Once the colonies declared independence, crowds expressed their views through festivities and street theater as well as protests. Cheering crowds gathered in the State House yard to hear the Declaration of Independence and celebrated with bonfires and bell-ringing. In New Castle, Delaware, the Declaration of Independence was read publically on July 24 to a cheering crowd that promptly burned the King’s Arms that had formerly hung in the courthouse. In June 1778, following the British evacuation of Philadelphia, dissatisfaction with the mood of the official Fourth of July parade led the “people out of doors” to coordinate a second procession. The boisterous crowd parodied the loyalist women who delighted in the entertainments of the British during the occupation. They paraded an extravagantly dressed and coifed “Negro Wench,” whom they called “Continella.” Two years later, news of the treason of Benedict Arnold (1741-1801) in September 1780 brought crowds into the streets on two consecutive days. They showed their loathing for the profligate former military governor and traitor by hanging and burning effigies of Arnold and, at the same time, cautioned others against collaborating with the British.
Middling and lower sorts suffered hardships during the Revolution and resented the patriot elites who manipulated food prices and avoided military service. Sailors rioted in January 1779, demanding higher pay. In May, at a public meeting organized to appoint committees to investigate rising prices, leaders tacitly approved crowd action when they resolved that the public had a right to prevent abuses through price controls or some other means. Following the meeting, thousands were reported to have rioted, and crowds escorted a merchant, a butcher, and a speculator to the city jail. On October 4, two hundred militia members planned to make examples of the worst culprits by parading them through the streets. Their march culminated in a clash with the merchant elites at the home of James Wilson (1743-98), an event known as the Fort Wilson incident. In June 1783, a crowd of army veterans gathered outside the State House to demand back pay, forcing the Continental Congress to flee to Princeton, New Jersey.
Colonial and revolutionary crowds acted of their own accord, protesting legislative measures and punishing enemies of the common good. Their legacy was preserved in Pennsylvania’s 1776 Constitution and in subsequent versions, which protected the right of the people to assemble, to express their grievances, and to demand redress.
Toni Pitock received her Ph.D. in History from the University of Delaware. Her manuscript in process explores the economic culture of Philadelphia’s Jewish commercial community from its emergence in 1736 until the early 1820s.
Copyright 2017, Rutgers University
Alexander, John K. “The Fort Wilson Incident of 1779: A Case Study of the Revolutionary Crowd.” The William and Mary Quarterly 31, no. 4 (Oct., 1974): 589-612.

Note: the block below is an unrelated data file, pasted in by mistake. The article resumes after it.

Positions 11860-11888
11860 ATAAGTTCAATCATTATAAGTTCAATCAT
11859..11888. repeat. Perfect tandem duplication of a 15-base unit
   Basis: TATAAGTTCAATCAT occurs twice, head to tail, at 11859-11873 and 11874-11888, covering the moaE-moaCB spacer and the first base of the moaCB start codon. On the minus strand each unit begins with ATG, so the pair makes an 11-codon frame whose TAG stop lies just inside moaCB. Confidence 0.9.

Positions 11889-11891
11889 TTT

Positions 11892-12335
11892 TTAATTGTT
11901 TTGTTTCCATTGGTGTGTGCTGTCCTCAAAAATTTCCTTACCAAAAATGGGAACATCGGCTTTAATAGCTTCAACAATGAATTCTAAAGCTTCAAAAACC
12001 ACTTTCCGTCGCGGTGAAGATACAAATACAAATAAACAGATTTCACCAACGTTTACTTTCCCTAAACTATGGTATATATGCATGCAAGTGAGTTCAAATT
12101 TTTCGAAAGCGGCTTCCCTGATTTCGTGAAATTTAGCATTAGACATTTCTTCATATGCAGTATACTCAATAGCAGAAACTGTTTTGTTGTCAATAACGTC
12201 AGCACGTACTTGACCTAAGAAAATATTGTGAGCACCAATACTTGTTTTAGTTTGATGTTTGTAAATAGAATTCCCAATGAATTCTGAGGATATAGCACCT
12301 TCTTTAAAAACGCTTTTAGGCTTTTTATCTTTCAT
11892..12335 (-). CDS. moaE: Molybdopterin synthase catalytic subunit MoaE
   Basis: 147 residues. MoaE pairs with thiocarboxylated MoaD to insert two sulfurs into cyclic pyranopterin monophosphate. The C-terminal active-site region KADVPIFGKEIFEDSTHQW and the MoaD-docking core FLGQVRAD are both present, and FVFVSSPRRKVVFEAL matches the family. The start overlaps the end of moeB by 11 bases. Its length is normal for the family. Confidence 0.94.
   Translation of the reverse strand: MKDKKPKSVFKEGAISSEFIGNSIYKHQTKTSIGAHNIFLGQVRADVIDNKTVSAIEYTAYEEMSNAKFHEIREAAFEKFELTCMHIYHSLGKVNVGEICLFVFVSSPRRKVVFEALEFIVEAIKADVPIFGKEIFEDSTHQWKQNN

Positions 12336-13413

Carp, Benjamin L. “Philadelphia Politics, In and Out of Doors, 1742-76,” in Rebels Rising: Cities and the American Revolution, 172-212. New York: Oxford University Press, 2007.
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Irvin, Benjamin H. Clothed in Robes of Sovereignty: The Continental Congress and the People Out of Doors. New York: Oxford University Press, 2011.
Johnson, Daniel. “What Must Poor People Do?: Economic Protest and Plebian Culture in Philadelphia, 1682-1754.” Pennsylvania History: A Journal of Mid-Atlantic Studies 79, no. 2 (Spring 2012): 117-153.
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Merritt, Jane T. “Tea Trade, Consumption, and the Republican Paradox in Prerevolutionary Philadelphia.” The Pennsylvania Magazine of History and Biography 128, No. 2 (Apr., 2004): 117-148.
Nash, Gary B. The Urban Crucible: Social Change, Political Consciousness, and the Origins of the American Revolution. Cambridge, Mass.: Harvard University Press, 1979.
Roney, Jessica Choppin. Governed by a Spirit of Opposition: The Origins of American Political Practice in Colonial Philadelphia. Baltimore: Johns Hopkins University Press, 2014.
Slaughter, Thomas P. “Crowds in Eighteenth-Century America: Reflections and New Directions.” The Pennsylvania Magazine of History and Biography 115, no. 1 (Jan., 1991): 3-34.
Smith, Barbara Clark. “Food Rioters and the American Revolution,” The William and Mary Quarterly 51, no. 1 (Jan., 1994): 3-38.
Pennsylvania Gazette, Relating to the Imperial Crisis and Revolution, Library Company of Philadelphia, 1314 Locust Street, Philadelphia.
Benjamin Franklin Papers, American Philosophical Society, 105 S. Fifth Street, Philadelphia
Documents from the Continental Congress and the Constitutional Convention, 1774-1789, Library of Congress, Washington, D.C.
Penn Family Papers, and Robert Morris Papers, Historical Society of Pennsylvania, 1300 Locust Street, Philadelphia.
John Dickinson Papers, Small Manuscripts Collection, Delaware Public Archives, 121 Martin Luther King Jr. Boulevard, North Dover, Del.
Places to Visit
Independence Hall and Yard (Pennsylvania State House), Independence National Historical Park, Fifth and Chestnut Streets, Philadelphia.
Site of “Fort Wilson,” Third and Walnut Streets, Philadelphia.
Delaware River Waterfront, Penn’s Landing, 101 Columbus Boulevard, Philadelphia.
City Tavern, 138 S. Second Street, Philadelphia.
President’s House Site, formerly headquarters of Sir William Howe (1777-1778), residence of Benedict Arnold (1778-1779); Robert Morris residence (1779-1790); President Washington’s residence (1790-1797), Sixth and Market Streets, Philadelphia.
“Common Sense” Historical Marker, site of the print shop of Robert Bell, Third Street and Thomas Paine Place (Chancellor Street), Philadelphia.